Shortly thereafter, seeing that the Germans had set fire to the house at Kilińskiego Street 3, I ran in with two female nurses in order to save the wounded. After talking to a few SS men, one of the senior soldiers allowed us to take the wounded from the ground floor. A few were transferred to Długa Street 7, while the others remained in the courtyard at number 3 Kilińskiego Street. I later learned that those who remained at Kilińskiego Street 3 perished; bones on a stretcher were found in January 1945.

While I was leaving the city on 3 October, I didn’t see any bodies lying outside on the premises; however, I did not make it to the cellars, for there were no stairs – they were partially burned down, and partially caved in. In the meantime the military units changed, giving various instructions, for example to separate men and women in hospitals for moral reasons, while others ordered patients to be brought down to the cellars due to safety concerns. Since the hospital was drawing attention as a military facility through its emblems and Red Cross markings, I myself took down the sign with the insignia of the "Wigry" Battalion. Only the signs of the Red Cross were left. I think that even a flag was hung, while all of the personnel taking care of the wounded had armbands. In the evening, at around 14:00 – 15:00, a senior SS man appeared and started screaming for the people to exit; he was surprised that the building was still standing. I learned that he had given us 10 or 15 minutes to evacuate the hospital. The whole group of SS men ran through the hospital, shouting orders for everyone to leave, for the house would soon be burned down. I approached one of the SS men and was told that the commander of the group was one Kommandeur Kotschke; I consulted him regarding the wounded. To my inquiry as to what he intended to do with the gravely wounded who were unable to walk, Kotschke replied that I should not concern myself with the wounded, but with my own welfare, and ordered me to join the group of hospital personnel that was being gathered near the wall. Some of the women started to come out into Podwale Street, including a few who were bleeding following surgical procedures. I remember one man, a leg amputee, who was bleeding profusely but nevertheless continued walking – or, rather, being dragged along by his comrades. When the flow of wounded stopped, the Germans spoke among themselves. A few SS men entered the cellar and we heard shots. I ran in after them, feeling the hot air, and saw a blazing pallet that had been pinned down by a wooden bench. I continued to hear individual shots. Having administered a general absolution and blessing to the dying, I left the cellar. At the exit I ran into a wounded woman who was trying to leave the cellar.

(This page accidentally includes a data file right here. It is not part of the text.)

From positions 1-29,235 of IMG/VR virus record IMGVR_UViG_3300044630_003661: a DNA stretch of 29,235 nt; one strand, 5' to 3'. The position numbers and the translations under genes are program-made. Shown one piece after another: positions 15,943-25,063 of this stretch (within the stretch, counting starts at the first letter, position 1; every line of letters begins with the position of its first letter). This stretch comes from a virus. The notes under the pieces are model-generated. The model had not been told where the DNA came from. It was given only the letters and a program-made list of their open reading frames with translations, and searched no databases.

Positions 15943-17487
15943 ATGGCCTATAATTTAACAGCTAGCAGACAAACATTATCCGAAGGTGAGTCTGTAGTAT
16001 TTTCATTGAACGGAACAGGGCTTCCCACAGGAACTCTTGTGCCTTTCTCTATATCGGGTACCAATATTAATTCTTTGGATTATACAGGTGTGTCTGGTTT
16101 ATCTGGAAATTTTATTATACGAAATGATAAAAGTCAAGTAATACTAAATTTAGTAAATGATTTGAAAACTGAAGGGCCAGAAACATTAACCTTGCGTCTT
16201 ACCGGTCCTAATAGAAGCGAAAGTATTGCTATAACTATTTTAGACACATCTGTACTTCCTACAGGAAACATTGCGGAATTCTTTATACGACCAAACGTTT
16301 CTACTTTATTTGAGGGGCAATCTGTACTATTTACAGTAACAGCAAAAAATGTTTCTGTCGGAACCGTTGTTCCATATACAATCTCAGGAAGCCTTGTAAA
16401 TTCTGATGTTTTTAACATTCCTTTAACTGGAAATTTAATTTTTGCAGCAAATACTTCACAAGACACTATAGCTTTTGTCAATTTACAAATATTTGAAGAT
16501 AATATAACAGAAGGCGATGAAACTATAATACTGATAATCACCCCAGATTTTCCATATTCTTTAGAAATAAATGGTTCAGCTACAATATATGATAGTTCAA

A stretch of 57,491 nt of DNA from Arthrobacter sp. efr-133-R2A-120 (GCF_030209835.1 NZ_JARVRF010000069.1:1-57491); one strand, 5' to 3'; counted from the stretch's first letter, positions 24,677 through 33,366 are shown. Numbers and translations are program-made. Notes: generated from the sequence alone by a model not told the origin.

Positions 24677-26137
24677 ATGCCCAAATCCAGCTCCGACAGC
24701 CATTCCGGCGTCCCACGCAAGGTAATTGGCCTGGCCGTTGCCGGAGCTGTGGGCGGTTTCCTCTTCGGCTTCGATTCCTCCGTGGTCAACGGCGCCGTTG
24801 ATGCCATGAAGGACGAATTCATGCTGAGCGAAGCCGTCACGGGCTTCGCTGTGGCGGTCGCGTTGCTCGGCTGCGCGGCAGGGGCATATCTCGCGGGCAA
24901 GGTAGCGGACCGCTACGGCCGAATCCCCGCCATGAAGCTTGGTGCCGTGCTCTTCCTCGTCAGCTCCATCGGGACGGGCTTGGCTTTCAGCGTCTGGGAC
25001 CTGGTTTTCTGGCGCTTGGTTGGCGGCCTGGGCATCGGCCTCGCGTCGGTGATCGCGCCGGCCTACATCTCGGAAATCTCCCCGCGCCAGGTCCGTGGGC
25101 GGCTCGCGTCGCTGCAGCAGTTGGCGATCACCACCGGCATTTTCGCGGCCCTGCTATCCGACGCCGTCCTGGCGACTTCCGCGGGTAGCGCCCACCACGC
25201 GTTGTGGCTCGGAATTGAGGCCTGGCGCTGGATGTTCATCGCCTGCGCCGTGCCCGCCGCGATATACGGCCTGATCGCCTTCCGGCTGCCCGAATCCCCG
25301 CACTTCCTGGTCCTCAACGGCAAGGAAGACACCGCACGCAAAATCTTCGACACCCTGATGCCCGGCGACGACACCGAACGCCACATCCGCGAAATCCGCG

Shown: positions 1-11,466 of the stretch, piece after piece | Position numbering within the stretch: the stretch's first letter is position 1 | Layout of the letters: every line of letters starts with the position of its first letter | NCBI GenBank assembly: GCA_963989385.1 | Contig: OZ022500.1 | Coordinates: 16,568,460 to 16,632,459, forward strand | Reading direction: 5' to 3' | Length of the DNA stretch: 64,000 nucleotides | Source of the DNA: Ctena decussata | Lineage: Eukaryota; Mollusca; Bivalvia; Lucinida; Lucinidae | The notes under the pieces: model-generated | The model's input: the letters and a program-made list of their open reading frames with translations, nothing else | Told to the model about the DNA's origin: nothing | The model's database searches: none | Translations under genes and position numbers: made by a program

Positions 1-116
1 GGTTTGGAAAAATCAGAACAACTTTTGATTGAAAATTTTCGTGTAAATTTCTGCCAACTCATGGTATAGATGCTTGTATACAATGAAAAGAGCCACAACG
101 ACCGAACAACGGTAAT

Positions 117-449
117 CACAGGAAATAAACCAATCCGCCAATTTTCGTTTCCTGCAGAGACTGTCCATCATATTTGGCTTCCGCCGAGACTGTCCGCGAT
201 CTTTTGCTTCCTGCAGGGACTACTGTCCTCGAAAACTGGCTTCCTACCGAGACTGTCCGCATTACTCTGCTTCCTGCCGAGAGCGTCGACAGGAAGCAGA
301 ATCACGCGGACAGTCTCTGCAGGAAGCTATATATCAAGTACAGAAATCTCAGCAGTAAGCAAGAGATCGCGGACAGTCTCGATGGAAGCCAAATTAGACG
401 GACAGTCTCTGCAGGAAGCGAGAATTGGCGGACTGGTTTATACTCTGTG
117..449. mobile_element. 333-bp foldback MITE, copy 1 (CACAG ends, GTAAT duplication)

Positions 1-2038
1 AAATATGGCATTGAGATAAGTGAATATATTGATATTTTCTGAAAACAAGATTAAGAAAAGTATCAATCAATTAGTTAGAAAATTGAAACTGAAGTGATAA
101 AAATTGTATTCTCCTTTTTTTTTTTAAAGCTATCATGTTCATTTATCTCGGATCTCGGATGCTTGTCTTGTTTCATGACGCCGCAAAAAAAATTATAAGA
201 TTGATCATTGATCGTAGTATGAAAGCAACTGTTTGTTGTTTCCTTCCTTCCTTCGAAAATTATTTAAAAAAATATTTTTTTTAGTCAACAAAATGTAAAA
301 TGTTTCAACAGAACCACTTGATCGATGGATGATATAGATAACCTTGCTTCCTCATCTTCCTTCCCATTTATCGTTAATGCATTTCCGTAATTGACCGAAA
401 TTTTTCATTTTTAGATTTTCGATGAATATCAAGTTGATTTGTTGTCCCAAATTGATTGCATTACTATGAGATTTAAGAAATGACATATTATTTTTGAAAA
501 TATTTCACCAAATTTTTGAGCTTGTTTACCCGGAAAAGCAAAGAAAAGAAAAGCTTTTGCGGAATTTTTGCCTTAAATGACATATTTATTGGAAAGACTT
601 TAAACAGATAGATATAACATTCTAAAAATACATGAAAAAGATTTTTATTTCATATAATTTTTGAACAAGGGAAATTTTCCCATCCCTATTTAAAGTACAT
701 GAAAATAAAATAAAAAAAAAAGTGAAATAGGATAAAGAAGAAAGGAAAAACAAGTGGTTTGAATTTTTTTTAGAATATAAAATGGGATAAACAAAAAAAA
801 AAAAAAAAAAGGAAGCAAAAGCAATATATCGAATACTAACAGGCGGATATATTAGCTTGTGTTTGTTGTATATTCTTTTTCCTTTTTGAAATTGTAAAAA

Later on, in Milanówek, I met a wounded woman who had escaped being executed by hiding under a bed. I also know that the Germans did not go into one of the cellars, and the dozen or so people present there managed to survive. One of those saved was Father Pągowski.